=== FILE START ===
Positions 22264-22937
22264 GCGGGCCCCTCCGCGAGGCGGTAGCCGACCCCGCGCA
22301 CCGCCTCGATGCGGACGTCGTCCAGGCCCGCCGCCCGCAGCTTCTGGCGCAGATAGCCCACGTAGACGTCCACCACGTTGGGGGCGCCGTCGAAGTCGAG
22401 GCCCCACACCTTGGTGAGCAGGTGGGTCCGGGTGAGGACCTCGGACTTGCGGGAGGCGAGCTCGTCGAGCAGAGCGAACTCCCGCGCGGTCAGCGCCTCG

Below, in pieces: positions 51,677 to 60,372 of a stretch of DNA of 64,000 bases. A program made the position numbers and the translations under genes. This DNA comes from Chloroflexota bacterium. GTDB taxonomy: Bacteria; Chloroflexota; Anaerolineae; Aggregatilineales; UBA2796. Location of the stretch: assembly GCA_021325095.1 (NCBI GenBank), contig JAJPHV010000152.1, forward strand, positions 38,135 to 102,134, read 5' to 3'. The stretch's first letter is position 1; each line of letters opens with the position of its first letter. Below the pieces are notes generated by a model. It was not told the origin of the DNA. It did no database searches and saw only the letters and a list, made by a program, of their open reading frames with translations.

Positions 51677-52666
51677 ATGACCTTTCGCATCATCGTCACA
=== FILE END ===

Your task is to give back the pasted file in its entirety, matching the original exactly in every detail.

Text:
Positions 22264-22937
22264 GCGGGCCCCTCCGCGAGGCGGTAGCCGACCCCGCGCA
22301 CCGCCTCGATGCGGACGTCGTCCAGGCCCGCCGCCCGCAGCTTCTGGCGCAGATAGCCCACGTAGACGTCCACCACGTTGGGGGCGCCGTCGAAGTCGAG
22401 GCCCCACACCTTGGTGAGCAGGTGGGTCCGGGTGAGGACCTCGGACTTGCGGGAGGCGAGCTCGTCGAGCAGAGCGAACTCCCGCGCGGTCAGCGCCTCG

Below, in pieces: positions 51,677 to 60,372 of a stretch of DNA of 64,000 bases. A program made the position numbers and the translations under genes. This DNA comes from Chloroflexota bacterium. GTDB taxonomy: Bacteria; Chloroflexota; Anaerolineae; Aggregatilineales; UBA2796. Location of the stretch: assembly GCA_021325095.1 (NCBI GenBank), contig JAJPHV010000152.1, forward strand, positions 38,135 to 102,134, read 5' to 3'. The stretch's first letter is position 1; each line of letters opens with the position of its first letter. Below the pieces are notes generated by a model. It was not told the origin of the DNA. It did no database searches and saw only the letters and a list, made by a program, of their open reading frames with translations.

Positions 51677-52666
51677 ATGACCTTTCGCATCATCGTCACA